as she has shown great love.”

So you see the pattern? A woman at Jesus feet is doing something out of the ordinary, breaking some social conventions; she is criticized by men, and she is defended by Jesus.

The second story in the trilogy is found in the 10th chapter of the Gospel of Luke beginning the verse 38. Here also Jesus is in the home of Mary and Martha. Once again Mary is at Jesus feet.

Now as they went on their way, he entered a certain village, where a woman named Martha welcomed him into her home. She had a sister named Mary, who sat at the Lord’s feet and listened to what he was saying. By now you know the pattern, so you know that someone is going to criticize Mary for being at Jesus feet. Sure enough, we read:

But Martha was distracted by her many tasks; so she came to him and asked, ‘‘Lord, do you not care that my sister has left me to do all the work by myself? Tell her then to help me.’’ As we expect, Jesus speaks in Mary’s defense: ‘‘Martha, Martha, you are worried and distracted by many things; there is need of only one.
Mary has chosen the better part, which will not be taken away from her.’’

Important things happen at Jesus’ feet. People pour their hearts out at Jesus feet;
they pour out their tears; they set aside their inhibitions; they get past their self-consciousness. At Jesus feet people become utterly and sometimes shockingly real.
People break the rules that Jesus’ feet. At Jesus’ feet social conventions get turned upside down. Women assert themselves at Jesus feet – they get criticized by men and by other women for not being proper women – but Jesus defends them.

Women learn at Jesus feet; they draw wisdom that Jesus feet, they claim their minds and the equality of their minds in a man’s world, at Jesus feet. At Jesus feet extravagant gifts are given without the usual mental reservations. The alabaster jar is opened at Jesus’ feet and drained to the bottom. At Jesus feet, people put their calculators aside; they to put aside their ordinary financial calculations, their tax breaks, their careful retirement planning – at Jesus feet people give joyfully and extravagantly.

Judas objects to extravagant giving. Isn’t it odd that Judas was given control of the purse for the disciples of Jesus? Why was the least trustworthy person given the cash? Keeping the cash and fretting over the financial resources of their group – was that part of the reason that Judas lost his way? Money can do that. Did he become too occupied with the purse and the problems and the responsibility of paying for things? Judas in the end was not able to be at Jesus’ feet. He could only criticize the one was.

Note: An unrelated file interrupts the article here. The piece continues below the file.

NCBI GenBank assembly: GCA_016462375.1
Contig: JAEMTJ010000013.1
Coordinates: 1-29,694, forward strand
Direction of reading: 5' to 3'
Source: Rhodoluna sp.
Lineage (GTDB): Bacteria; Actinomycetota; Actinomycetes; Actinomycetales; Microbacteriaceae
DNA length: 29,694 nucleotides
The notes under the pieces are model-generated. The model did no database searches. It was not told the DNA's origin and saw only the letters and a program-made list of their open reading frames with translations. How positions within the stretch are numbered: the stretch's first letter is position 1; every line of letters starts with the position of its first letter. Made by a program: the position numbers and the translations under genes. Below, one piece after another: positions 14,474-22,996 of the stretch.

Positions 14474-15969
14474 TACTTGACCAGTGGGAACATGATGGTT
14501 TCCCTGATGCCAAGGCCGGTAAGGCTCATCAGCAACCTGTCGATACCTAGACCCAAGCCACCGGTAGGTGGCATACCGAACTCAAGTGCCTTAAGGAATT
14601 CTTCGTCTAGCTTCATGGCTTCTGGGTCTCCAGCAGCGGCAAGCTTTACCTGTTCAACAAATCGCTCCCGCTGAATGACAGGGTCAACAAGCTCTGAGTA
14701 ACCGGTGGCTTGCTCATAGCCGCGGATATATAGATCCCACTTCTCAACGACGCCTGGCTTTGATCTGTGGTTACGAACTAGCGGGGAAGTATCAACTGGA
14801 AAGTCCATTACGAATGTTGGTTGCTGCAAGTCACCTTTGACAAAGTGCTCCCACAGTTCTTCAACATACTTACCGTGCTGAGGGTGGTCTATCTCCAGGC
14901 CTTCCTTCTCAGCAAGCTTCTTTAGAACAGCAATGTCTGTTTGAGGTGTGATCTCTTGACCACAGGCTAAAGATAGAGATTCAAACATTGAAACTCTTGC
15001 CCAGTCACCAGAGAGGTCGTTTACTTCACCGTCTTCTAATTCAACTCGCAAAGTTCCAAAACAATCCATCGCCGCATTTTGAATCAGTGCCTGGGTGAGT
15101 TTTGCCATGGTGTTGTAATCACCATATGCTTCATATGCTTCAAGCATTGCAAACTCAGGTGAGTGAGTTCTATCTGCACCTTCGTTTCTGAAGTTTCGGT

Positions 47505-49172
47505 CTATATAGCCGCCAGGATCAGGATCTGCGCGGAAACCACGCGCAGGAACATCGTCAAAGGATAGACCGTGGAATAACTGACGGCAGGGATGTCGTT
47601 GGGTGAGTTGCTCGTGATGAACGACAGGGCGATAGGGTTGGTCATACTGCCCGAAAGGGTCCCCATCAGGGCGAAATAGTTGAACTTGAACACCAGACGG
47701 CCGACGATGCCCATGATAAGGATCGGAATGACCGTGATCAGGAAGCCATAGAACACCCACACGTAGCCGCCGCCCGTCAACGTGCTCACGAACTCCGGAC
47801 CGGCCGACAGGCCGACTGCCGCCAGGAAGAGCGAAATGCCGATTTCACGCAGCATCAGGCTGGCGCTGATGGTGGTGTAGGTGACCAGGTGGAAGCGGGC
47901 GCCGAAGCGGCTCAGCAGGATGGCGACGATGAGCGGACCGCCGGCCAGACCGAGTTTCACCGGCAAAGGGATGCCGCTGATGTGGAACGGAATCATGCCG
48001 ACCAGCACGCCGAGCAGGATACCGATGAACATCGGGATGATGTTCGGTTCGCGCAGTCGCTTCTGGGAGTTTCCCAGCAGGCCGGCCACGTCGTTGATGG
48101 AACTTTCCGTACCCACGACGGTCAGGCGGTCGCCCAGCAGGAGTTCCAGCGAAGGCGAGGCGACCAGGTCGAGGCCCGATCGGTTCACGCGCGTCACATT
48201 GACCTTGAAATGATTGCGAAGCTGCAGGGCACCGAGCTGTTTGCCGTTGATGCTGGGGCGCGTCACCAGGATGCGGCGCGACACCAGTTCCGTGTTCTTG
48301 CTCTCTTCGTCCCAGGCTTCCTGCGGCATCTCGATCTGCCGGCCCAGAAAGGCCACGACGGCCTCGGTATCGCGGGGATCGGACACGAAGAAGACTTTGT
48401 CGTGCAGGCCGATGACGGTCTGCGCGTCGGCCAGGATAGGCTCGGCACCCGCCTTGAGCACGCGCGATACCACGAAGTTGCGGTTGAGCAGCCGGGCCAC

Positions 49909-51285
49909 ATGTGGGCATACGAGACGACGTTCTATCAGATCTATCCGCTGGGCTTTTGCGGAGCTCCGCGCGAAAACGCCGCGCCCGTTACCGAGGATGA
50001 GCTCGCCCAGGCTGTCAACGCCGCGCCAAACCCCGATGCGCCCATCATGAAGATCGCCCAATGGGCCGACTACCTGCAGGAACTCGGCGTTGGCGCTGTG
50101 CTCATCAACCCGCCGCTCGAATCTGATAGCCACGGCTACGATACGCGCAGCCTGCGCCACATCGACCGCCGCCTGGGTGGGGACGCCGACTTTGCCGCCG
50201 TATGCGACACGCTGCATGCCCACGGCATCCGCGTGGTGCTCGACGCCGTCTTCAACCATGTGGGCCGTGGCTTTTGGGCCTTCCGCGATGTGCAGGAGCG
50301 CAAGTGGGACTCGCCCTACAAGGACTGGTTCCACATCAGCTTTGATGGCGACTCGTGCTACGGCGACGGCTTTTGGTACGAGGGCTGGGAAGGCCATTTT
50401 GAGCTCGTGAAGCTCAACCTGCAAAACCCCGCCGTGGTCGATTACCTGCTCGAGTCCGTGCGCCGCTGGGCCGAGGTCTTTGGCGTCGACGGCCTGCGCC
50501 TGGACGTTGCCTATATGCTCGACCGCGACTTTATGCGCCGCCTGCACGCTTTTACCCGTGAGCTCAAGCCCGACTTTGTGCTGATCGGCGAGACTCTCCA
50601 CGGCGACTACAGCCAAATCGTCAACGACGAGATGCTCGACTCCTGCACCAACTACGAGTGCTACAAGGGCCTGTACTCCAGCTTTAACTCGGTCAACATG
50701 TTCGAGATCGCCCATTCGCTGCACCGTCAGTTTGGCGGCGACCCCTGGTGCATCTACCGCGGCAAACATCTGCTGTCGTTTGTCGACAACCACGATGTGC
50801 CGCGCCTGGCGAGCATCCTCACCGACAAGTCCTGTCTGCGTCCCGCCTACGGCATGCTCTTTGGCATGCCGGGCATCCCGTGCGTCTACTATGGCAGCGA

Powerful and important things happened at Jesus’ feet. Things happen that Jesus’ feet that define a person’s life. People do strange things that Jesus’ feet. Just before his death Jesus himself did a strange thing. We read of it in the 13th chapter of the Gospel of John. There we read how Jesus rose from the table with his disciples,
removed his clothing, wrapped a towel around himself and knelt nearly naked
on the floor and washed the disciples feet.

By now we know that in the Gospels, whenever someone goes down to the floor and gets involved with feet, something very important is happening, and there is going to be an argument. Sure enough, Jesus’ disciples object almost violently to having Jesus wash their feet. Peter said, “You will never wash my feet!” Jesus answered: “Unless I wash your feet, you can have no share in me.”

When he had washed their feet, Jesus told them to do for one another as he had done for them, to wash one another’s feet. So our biblical tour at Jesus’ feet ends with Jesus now at the feet of the disciples; and in so far as we are invited to be disciples, the biblical journey ends with Jesus at our feet; Jesus who washes our feet, Jesus who invites us to wash one another’s feet.

With all these feet today, I almost feel like I’m at the New York City Marathon today. If you have ever stood up close at the Marathon, you know how amazing it is to see all the thousands and thousands of feet going by. I have talked about a lot of feet this morning. On holy Thursday there is an ancient Christian tradition of washing feet. I have found it is very difficult to get volunteers for foot washing, even though to me it is one of the most meaningful and powerful of all the rituals of the church. There is something so holy about seeing a row of bare feet:
the foot of a child, the foot of an elder,
female feet and male feet,
skinny feet and broad feet,
brand-new feet, all straight and sleek,
feet and toes twisted with arthritis.
In the washing of feet we encounter each other’s humanity.
There is also an amazing sense of comfort and healing human contact
in having someone wash your feet.
It makes you realize why increasingly even men are going for pedicures.

I do not recommend that you go into work tomorrow and say:
“Hey, everybody, listen up. Come on all of you. Yes I want the boss out here. The secretaries, the accountants, the custodial staff, the tech staff, yes you computer guys, I want you out here, too. Everybody, come on, listen up! I want you all to know who I am. I want you to know what makes me tick. I want you to know what my life feels like from the inside. I want to share with you my deepest thoughts. I want to tell you what scares me. I want you to know where it hurts. I want you to know my greatest hopes and dreams. I want you to know me as I truly am. And I want you to love me.”

But I do strongly recommend that you go to Jesus’ feet; that you allow yourself, before God, to be utterly, nakedly, transparently known. And as sisters and brothers in Christ, as we walk together, as we learn to be more authentic with one another, and as we grow in our trust of one another, we will come to share more of ourselves, our hurts and our hopes.

Together at Jesus’ feet we will learn to let go of our fears
and let God use our lives and our gifts extravagantly.
And joyfully.

Shalom, salaam, grace and peace to you.